After 6 hours on the road and 3.12 hours of actual cycling Dataman makes it home.
The dog, poor thing just living the now, has gone back to sleep, perhaps dreaming about his next walk, meal or drink. As if on cue Dataman’s red light technology wrist hydration monitor pings and tells him to drink 1.79 liters of water with 0.0018mg of salt and electrolytes. That’s easily combined with analyzing the rides 3 different data files in Trainingpeaks, WKO4 and Golden Cheetah.
Later that evening while converting Tuesday’s incorrectly recorded swim data from a 25- to a 50-meter pool, Dataman slowly drowns in his ocean of data. The last thought on his mind is on how to improve his battery changing skills to cut-down on race transition time.
Postscript - seriously:
While I actually bought and use quite a few of the gadgets described and the data they produce, a recent win in a prize draw organized by LVL band during their Kickstarter campaign gave me the more outrageous ones for free.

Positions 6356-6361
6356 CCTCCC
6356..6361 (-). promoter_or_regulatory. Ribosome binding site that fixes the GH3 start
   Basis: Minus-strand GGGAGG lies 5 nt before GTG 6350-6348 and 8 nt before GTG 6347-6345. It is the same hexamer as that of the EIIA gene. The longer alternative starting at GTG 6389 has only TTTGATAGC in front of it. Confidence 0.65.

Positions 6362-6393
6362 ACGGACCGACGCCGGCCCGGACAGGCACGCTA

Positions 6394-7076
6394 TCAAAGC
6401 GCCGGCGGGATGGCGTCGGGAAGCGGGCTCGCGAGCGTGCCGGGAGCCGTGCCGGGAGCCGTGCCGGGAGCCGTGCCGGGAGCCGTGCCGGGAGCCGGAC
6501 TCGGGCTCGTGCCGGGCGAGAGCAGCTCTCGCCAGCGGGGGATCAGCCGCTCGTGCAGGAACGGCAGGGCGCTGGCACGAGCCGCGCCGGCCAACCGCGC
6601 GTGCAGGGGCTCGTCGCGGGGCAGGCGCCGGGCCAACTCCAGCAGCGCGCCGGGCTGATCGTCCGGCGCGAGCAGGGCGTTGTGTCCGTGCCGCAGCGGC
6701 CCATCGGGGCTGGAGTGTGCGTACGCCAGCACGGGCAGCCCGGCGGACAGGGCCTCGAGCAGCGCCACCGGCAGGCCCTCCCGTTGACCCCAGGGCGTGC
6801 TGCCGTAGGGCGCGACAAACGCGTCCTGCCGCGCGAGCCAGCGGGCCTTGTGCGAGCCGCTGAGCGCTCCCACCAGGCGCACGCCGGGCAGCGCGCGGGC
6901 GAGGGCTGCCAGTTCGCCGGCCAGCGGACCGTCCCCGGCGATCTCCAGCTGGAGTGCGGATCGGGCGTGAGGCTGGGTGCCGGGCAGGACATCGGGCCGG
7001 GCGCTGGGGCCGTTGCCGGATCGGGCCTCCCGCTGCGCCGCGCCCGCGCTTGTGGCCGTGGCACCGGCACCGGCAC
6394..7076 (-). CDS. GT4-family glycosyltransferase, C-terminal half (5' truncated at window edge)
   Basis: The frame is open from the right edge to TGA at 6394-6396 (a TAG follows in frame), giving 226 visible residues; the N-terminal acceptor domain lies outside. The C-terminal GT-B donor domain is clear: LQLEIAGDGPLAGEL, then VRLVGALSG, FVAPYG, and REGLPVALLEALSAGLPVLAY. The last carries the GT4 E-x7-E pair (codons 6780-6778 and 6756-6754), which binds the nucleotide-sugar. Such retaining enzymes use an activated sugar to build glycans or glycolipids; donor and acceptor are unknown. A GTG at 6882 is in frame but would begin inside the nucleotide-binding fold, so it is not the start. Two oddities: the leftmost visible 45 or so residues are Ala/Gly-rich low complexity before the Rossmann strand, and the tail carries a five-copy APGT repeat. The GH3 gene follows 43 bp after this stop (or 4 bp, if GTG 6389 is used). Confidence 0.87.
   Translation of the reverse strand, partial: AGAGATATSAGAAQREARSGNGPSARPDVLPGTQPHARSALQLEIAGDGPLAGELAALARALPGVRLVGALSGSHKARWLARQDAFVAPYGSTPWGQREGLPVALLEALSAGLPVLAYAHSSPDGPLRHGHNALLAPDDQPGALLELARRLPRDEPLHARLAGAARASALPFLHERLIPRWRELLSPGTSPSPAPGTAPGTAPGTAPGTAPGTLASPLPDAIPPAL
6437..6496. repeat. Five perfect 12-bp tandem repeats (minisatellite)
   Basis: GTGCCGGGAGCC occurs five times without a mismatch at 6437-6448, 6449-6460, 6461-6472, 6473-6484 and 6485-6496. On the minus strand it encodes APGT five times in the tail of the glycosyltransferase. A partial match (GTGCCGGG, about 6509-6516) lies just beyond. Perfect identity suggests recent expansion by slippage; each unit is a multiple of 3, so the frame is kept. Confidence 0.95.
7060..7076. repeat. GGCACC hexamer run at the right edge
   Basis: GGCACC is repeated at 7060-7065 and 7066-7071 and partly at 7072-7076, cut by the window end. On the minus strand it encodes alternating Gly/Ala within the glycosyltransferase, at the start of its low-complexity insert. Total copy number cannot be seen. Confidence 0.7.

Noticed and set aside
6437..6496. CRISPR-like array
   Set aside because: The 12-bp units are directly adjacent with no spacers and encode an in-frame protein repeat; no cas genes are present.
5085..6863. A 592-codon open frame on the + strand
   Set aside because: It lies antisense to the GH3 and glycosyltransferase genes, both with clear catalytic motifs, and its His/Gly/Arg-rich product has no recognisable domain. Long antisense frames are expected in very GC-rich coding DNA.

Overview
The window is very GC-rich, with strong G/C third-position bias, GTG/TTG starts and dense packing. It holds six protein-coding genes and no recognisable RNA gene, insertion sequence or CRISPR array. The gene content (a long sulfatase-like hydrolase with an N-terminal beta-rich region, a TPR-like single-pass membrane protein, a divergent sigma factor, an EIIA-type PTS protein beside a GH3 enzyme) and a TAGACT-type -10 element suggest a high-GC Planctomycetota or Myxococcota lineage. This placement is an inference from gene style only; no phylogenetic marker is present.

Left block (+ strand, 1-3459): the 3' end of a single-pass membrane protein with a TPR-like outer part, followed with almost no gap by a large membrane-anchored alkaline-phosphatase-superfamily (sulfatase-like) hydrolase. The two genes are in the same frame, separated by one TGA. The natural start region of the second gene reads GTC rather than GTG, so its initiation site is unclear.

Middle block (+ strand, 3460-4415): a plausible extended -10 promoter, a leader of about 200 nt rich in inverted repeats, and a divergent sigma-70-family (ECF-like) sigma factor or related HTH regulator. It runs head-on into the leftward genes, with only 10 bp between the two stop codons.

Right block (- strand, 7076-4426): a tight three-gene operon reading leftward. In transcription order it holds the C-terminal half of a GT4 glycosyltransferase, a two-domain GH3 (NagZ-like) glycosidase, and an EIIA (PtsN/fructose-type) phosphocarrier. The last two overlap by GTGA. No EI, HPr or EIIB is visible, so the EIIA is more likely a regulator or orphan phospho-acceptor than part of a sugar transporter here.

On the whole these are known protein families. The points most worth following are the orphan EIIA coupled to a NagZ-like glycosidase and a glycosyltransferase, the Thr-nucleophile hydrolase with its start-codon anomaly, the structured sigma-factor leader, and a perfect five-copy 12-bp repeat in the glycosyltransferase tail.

Besides the essential heart rate monitor and bike power meter, all a serious triathlete needs is a good sports watch (and if you find that too small to read then perhaps add a bike computer).
None of these will make you go faster – the essence remains consistent and, at times very hard, training. And all the data in the world is no good without use and interpretation. If you find that too much work, still record the data, but let a knowledgeable coach do the interpretation for you.
Heart rate variability: http://pro.myithlete.com/
Sports watch (includes fitness/sleep tracking): Fenix3 https://explore.garmin.com/en-US/fenix/#product-fenix3-base
Heart rate monitor, running cadence and bike computer: http://www.wahoofitness.com/
Bike power meter: www.quarq.com/
Blood oxygen measurement: https://app.bsxinsight.com/
Hydration measurement: http://www.onelvl.com/
Head-up-display glasses: www.reconinstruments.com/
Data analysis: http://www.trainingpeaks.com/